Osmocote Advertisement

A Plant for Neatniks


You know who you are. You’re the gardeners who keep your lawn perfectly edged and weed-free, the ones who maintain an exquisitely proportioned space between plants. You’re the opposite of folks like me whose plants are forever rubbing shoulders with their neighbors and muttering under their breath about garden bullies.

“Overplanted” is the word some might use to describe my garden, especially now that the Joe-Pye weed, ironweed, cannas and ‘Indigo Spires’ salvia are sky high while the heavily laden and thus-far green tomatoes are listing like the leaning tower of Pisa.

Try as I might, I just can’t achieve a super tidy garden.

Well, maybe I could, if I only grew more pentas.

Whenever I’ve grown pentas (Pentas lanceolata), I’ve marveled at how it invariably forms a perfect mound of foliage and just keeps blooming all summer long with no need for deadheading or the slightest bit of maintenance.

This year I have Starcluster™ Lavender Pentas, a plant from Syngenta Flowers that looks more pink than lavender. Pentas comes in white, red and shades of pink as well. It’s native from eastern Africa to Yemen. Its other name is Egyptian star flower since each individual floret in the plants flower cluster is a little 5-pointed star, but when you go shopping the name you’ll see on the label is pentas.

Starcluster™ Lavender Pentas

Photo courtesy of Syngenta Flowers

There are other plants for neatniks. Sedum ‘Autumn Joy’ and all its cousins come to mind (not the ground cover sedums; you want the mid-sized mounding ones). New Guinea and SunPatiens are good too (and here let us pause to shed a tear for the common impatiens that have been perishing right and left because of a deadly virus). Certainly you can shape a boxwood, yew or barberry into a tidy sculptural form, but that requires at least a modicum of work. With the pentas, sedums and the virus-resistant impatiens, you have no work. What could be better than that?

SunPatiens

Photo courtesy of Park Seed

Sedum ‘Autumn Joy’

Photo courtesy of Walter’s Garden

You can shape a barberry or yew or boxwood.

categories

Espoma Advertisement

popular

Article Thumbnail
Columns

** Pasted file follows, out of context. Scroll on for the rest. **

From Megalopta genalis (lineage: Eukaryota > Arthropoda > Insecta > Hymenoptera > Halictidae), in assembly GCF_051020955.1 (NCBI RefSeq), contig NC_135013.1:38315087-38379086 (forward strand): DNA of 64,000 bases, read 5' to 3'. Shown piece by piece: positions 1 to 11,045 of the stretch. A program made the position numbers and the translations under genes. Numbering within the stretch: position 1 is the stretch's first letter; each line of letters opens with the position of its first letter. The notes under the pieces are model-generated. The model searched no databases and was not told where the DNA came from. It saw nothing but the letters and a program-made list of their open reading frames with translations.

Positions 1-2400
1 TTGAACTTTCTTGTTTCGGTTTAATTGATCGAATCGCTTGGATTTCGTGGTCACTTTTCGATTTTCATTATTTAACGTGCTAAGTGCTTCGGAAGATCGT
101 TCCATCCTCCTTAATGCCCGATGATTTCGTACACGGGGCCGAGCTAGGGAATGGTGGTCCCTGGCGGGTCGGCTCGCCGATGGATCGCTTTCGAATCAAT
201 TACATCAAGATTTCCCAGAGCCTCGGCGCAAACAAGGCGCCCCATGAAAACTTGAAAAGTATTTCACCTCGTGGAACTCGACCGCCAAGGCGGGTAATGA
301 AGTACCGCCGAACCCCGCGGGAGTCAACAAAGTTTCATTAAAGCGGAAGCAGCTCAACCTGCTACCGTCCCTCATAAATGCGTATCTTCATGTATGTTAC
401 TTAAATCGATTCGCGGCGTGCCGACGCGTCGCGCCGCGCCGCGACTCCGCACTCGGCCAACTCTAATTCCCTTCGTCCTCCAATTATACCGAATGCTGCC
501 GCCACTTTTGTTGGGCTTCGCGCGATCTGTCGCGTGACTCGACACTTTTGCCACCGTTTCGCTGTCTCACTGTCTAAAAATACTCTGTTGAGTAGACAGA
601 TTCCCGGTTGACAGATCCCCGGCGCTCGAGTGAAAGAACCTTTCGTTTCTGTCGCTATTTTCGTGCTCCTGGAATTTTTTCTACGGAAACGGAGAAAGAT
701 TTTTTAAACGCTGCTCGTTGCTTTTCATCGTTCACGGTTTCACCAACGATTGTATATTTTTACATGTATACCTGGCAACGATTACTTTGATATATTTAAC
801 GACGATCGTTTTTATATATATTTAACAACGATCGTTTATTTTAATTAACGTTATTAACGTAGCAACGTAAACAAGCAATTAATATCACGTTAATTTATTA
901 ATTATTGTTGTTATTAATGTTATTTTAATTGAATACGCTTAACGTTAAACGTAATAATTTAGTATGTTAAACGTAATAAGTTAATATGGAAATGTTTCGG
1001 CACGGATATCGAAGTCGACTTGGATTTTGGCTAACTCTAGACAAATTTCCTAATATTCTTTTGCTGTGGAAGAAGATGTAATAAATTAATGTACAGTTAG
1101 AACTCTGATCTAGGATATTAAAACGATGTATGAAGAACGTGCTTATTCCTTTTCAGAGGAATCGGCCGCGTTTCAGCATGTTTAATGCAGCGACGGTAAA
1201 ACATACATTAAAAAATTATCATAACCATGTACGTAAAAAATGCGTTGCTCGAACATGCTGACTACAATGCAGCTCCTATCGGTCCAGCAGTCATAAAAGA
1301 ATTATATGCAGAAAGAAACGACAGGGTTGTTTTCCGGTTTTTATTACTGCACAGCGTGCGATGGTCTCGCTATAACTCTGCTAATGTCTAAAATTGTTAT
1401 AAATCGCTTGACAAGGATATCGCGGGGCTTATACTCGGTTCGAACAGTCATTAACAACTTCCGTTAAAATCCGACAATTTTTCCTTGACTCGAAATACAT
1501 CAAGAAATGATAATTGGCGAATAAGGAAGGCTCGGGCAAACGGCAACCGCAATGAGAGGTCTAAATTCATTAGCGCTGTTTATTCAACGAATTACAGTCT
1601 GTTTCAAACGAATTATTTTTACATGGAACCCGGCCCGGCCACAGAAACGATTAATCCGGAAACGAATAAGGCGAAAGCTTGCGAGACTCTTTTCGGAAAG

Mike’s Never-Ending Holiday Hort Sing-Along

There’s Nothing Like Loam for the Gardener (Sung to “There’s No Place Like Home for the Holidays”) Oh, there’s nothing like ...


Article Thumbnail
Columns
MacGregor Redux

"Hey, where's Stinky?" "Mmmphrgbl?" "Stinky!" "Phbbmmrrggnndr." "Didn't your mama ever teach you not to talk with your mouth ...


Article Thumbnail
Blog
Recreating that Vintage Garden

When it comes to old houses, it’s not often that you’ll find one with its original garden elements. Wood arbors and fences ...


Article Thumbnail
Blog
A Conversation on Color

At some point in a gardener’s life, he or she will likely come across the writings and photographs of the renowned gardener ...


Article Thumbnail
Columns
The Dirt on … Oh Never Mind

By the time you get to this page (that is to say, if you’ve read all or most of this magazine), your brain is so crammed with …


questions

I have two 20-year-old pine trees whose needles are turning brown on the west side of the plants. On the east side I have a compost pile.

I live in the St. Charles region and my soil is mostly clay. What is causing the browning? Should I get rid of the compost? How do I correct the damage?

Would it help to apply a starter fertilizer on a poor green lawn in December? Will it give it a head start for spring? It hasn’t been reseeded.

What is rose rosette disease? I lost two antique roses and removed a hedge of multiflora roses that were supposed to be undesirable. How bad is it?

ChicagolandGardening Advertisement